Journal of Investment and Management
Volume 4, Issue 6, December 2015, Pages: 311-318

The Impact of Regulatory Environment on the Effectiveness of Small and Medium Scale Enterprises: A Study of Selected Small and Medium Scale Enterprise in Owerri

Chikwe Goddey Chukwudi1, Joel Augustus-Daddie2, Achiole Emmanuel Ayozie3

1Department of Business Management, Imo State University, Owerri, Imo State Nigeria

2Department of Business Administration and Management, River State Polytechnic, Bori, River State, Nigeria

3Department of Business Management, Imo State University, Owerri, Imo State Nigeria

Email address:

(Chikwe Goddey Chukwudi)
(Joel Augustus-Daddie)
(Achiole Emmanuel Ayozie)

To cite this article:

Chikwe Goddey Chukwudi, Joel Augustus-Daddie, Achiole Emmanuel Ayozie. The Impact of Regulatory Environment on the Effectiveness of Small and Medium Scale Enterprises: A Study of Selected Small and Medium Scale Enterprise in Owerri. Journal of Investment and Management. Vol. 4, No. 6, 2015, pp. 311-318. doi: 10.11648/j.jim.20150406.14


Abstract: This paper examines the impact of regulatory environment on the effectiveness of small and medium scale enterprises. The study employed a survey approach and used the questionnaire as its major source of data collection. In order to guide the study, two research questions and hypotheses that are consistent with the objectives of the study were raised. The population of study consists of 105 staff of selected five small and medium scale enterprises in Owerri. The researchers used purposive sampling technique to select 89 members of staff as the sampled unit. The mean score was the tool for data analysis, and from the findings, the researchers concludes that regulatory environment has significant impact on business competitiveness and innovativeness which were used to proxy effectiveness of small and medium scale enterprises. Based on the findings also, the researchers among others recommended that consultation between SME regulators and operators of SMEs can help address some of the harsh consequences of the regulatory environment.

Keywords: Regulatory Environment, Organizational Effectiveness, Competitiveness, Innovativeness


1. Introduction

The modern business manager operates in a highly dynamic environment. The change in the environment has been rapid and unpredictable. Economic variables have been complex both in form and impact on the practice of business in Nigeria. Consumers and clients have been showing complex behaviors both in local and international markets. The most dramatic change has been that exhibited by competitive pressures. Competitors have been applying one strategy or the other to adapt to the dynamic and unpredictable nature of the business environment.The most single significant influence on organizational policy and strategy is the environment outside and inside the organization (Grant, 1999). Currently, business environment is perceived to havecomplexity, turbulence and speed in change, all Nigerian organizations (large or small) must pay greater attention than ever before to their environments when formulating and implementing policies and strategies in order to survive and grow (Otokiti  & Awodun, 2003).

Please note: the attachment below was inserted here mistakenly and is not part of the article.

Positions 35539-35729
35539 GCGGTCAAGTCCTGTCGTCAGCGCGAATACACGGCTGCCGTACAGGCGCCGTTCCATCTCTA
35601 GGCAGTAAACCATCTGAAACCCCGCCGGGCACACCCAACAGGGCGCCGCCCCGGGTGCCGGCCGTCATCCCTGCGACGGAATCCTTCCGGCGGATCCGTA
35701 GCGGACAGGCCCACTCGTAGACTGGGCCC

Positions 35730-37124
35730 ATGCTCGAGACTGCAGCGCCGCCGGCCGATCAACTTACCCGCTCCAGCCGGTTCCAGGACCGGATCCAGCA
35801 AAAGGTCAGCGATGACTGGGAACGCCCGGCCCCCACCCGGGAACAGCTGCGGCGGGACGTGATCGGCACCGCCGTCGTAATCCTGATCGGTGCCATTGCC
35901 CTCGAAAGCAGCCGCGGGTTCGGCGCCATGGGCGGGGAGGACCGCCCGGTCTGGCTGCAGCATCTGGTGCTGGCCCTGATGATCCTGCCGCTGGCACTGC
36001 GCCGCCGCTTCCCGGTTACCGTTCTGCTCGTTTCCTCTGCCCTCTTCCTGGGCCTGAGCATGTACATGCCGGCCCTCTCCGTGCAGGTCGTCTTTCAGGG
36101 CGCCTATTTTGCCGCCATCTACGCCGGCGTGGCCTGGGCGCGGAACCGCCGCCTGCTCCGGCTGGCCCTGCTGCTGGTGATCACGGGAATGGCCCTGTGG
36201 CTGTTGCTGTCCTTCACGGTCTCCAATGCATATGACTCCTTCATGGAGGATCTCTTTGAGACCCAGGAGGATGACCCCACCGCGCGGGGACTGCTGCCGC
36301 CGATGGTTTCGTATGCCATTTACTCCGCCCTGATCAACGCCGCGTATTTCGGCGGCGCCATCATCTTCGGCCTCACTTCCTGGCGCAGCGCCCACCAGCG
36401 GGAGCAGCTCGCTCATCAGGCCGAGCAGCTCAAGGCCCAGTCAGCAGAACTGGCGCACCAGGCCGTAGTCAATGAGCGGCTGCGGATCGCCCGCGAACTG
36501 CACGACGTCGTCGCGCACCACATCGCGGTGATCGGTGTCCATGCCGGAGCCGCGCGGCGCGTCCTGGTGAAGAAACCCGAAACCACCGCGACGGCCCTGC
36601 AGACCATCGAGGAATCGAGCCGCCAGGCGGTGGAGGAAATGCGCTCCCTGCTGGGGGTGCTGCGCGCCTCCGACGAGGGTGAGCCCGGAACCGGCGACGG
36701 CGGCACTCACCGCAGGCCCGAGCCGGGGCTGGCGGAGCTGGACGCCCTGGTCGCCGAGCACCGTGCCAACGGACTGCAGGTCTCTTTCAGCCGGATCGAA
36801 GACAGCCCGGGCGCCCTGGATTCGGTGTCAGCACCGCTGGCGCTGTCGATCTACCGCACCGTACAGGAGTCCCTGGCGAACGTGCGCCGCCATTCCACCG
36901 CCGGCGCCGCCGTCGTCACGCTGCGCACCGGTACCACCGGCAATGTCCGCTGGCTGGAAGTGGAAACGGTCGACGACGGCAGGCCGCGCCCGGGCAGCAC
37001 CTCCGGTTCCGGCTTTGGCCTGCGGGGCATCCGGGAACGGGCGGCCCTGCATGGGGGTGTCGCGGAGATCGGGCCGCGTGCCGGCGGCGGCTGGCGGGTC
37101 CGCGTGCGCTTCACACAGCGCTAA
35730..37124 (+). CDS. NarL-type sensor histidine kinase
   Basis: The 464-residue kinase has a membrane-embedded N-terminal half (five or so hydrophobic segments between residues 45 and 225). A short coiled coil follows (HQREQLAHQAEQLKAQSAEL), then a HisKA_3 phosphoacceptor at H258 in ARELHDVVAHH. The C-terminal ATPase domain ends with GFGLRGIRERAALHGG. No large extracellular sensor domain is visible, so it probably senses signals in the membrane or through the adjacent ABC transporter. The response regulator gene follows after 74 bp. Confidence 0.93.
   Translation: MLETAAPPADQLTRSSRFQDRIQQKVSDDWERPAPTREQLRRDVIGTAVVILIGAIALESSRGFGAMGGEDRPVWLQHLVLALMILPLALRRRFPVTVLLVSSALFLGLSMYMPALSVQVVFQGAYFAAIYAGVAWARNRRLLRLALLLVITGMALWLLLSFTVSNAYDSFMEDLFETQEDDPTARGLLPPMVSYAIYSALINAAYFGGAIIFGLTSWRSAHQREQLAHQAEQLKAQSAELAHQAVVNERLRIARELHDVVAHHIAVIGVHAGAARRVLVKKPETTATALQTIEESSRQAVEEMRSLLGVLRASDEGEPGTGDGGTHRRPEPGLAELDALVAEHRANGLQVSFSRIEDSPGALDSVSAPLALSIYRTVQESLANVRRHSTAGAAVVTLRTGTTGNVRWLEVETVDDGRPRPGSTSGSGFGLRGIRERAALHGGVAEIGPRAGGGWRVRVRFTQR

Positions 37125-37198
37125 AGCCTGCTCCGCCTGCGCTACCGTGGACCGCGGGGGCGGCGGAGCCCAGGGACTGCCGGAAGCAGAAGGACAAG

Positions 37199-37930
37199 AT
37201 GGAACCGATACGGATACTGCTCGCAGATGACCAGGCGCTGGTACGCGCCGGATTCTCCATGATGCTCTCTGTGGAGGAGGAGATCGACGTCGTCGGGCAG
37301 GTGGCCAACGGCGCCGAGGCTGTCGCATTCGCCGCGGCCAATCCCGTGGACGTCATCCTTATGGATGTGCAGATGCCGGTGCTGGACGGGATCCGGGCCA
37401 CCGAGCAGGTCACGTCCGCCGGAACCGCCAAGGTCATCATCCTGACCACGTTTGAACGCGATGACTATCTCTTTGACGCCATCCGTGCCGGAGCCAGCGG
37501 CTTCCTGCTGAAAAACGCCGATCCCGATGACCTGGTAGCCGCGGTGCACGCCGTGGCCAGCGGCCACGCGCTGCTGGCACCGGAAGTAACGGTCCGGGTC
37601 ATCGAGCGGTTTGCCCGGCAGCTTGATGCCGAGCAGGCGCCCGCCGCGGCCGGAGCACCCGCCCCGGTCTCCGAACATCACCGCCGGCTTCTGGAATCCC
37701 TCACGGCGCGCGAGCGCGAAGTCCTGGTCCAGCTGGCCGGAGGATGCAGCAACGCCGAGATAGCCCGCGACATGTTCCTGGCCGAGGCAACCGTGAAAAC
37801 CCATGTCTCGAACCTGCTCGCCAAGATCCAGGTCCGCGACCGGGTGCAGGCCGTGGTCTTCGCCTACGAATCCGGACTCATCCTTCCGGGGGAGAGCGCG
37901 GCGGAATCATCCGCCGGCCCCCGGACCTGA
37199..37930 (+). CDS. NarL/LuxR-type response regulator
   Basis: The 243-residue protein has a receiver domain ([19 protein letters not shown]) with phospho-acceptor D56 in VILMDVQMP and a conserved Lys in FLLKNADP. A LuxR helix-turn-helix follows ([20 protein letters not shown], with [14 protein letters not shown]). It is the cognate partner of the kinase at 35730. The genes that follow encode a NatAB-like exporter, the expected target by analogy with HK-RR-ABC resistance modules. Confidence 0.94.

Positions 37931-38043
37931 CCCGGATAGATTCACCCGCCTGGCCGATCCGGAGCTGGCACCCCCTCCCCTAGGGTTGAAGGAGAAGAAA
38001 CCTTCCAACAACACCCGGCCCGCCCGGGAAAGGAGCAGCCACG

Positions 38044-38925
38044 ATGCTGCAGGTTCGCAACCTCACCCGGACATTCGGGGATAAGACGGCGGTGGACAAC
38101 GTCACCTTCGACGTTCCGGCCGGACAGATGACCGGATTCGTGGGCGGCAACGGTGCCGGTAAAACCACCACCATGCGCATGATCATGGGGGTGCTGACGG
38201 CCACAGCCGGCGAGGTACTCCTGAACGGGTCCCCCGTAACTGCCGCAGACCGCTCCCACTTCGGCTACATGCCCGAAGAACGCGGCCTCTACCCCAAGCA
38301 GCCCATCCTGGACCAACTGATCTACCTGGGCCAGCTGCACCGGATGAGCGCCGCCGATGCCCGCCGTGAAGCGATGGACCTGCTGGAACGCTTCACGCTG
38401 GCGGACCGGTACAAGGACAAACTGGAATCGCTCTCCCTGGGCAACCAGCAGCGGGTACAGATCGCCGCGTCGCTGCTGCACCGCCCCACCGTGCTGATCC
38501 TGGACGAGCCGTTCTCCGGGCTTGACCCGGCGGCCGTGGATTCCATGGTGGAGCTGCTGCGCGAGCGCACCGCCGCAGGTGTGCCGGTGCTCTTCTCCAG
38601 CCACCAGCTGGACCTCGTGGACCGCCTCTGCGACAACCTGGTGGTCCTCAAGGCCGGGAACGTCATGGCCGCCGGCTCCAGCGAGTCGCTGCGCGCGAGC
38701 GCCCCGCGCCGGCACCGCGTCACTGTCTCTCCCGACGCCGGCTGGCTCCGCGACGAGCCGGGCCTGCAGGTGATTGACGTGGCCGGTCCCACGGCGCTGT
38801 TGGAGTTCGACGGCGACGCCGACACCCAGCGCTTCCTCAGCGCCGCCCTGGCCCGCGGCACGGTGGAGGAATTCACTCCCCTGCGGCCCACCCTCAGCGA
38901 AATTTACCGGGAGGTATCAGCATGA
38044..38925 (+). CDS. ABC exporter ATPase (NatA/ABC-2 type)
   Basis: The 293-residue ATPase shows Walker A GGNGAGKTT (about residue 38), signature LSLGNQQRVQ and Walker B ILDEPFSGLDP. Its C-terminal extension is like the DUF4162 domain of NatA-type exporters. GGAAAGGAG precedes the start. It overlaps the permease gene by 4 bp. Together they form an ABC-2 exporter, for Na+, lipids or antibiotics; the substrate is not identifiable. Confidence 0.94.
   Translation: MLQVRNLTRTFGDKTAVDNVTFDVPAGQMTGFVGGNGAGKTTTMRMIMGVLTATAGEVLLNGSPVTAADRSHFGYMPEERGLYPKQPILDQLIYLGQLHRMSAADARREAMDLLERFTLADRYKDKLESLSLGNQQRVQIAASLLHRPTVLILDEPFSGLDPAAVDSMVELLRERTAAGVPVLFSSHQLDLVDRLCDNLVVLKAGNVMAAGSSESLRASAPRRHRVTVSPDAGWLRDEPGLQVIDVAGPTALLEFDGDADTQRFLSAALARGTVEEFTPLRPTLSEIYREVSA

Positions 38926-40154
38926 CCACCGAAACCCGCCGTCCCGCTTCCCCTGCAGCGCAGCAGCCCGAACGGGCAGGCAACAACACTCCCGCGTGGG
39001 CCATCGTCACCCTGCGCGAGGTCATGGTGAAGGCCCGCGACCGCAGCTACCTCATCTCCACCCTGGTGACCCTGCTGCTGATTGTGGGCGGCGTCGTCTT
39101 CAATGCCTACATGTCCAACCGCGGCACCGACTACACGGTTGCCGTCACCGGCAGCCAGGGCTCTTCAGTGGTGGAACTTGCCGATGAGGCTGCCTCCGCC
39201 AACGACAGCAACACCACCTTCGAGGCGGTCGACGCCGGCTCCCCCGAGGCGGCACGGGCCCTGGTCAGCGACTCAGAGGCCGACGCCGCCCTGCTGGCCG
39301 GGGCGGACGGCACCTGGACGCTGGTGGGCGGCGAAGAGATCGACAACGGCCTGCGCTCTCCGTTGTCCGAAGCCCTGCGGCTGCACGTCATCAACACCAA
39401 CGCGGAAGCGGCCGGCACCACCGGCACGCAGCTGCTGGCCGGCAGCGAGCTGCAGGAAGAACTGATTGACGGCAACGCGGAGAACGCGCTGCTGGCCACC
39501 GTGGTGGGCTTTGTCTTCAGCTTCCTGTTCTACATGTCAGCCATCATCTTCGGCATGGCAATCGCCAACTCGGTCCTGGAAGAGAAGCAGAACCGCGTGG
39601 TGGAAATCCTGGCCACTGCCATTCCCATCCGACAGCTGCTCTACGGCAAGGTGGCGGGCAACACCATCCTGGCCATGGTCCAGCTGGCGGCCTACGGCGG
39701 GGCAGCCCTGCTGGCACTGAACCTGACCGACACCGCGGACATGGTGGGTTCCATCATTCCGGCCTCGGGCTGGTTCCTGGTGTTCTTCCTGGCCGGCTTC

Discussing the relevance of understanding the regulatory environment in contemporary business practice, Agulanna and Chris (2003) opined that business and industries operate in a large web of regulatory environment. They come into existence through the web, operate within the web and go out of existence passing through the same web. They went further to posit that business managers must comply with the federal, state, and local government laws as well as court orders. According to Dickson, Gates, Kapur, Seabury and Tally, (2007) regulatory environment has been identified as a controlling element for business to legally and freely function. In this paper, we shall take the business regulatory environment as legislation, political and administrative factors that have an influence on businesses. In the 1980s, organizational effectiveness became more prominent and switched to being a concept from the status of a construct (Henry, 2011). This concept is related to issues such as the ability of an organization to access and absorb resources and consequently achieve its aims (Federman, 2006). Cameron (1978) pointed out that organizational effectiveness is the proficiency of the organization at having access to the essential resources. However, McCann (2004) noted it as the criterion of the organization’s successful fulfillment of their purposes through core strategies.

According to definition of Yankey& McClellan (2003) "OE is the extent to which an organization has met its stated goals and objectives, and how well it performed in the process. Scott et al (2008) opined that the term organizational effectiveness is usually deployed to contrast with development effectiveness. It focuses on the direct results of an agency’s interventions, for which it can be held accountable, in contrast with development outcomes, which are the effect of many agencies interventions. The term OE usually focuses on the internal systems that are geared towards producing development outputs and outcomes. In this sense, it is synonymous with results based management and managing for development results.Drawing upon the work of Kushner and Poole (2002), the performance of an organization may be modeled along four components: resource acquisitions, efficiency, goal attainment, and client satisfaction. Brooks (2003) believes that ignoring any of these dimensions is to possess an incomplete understanding of the organization’s performance. Obviously, the feedback loop between these components is more far-reaching than the definition of each component. The researchers focused on competitiveness and innovativeness as the measures of organizational effectiveness.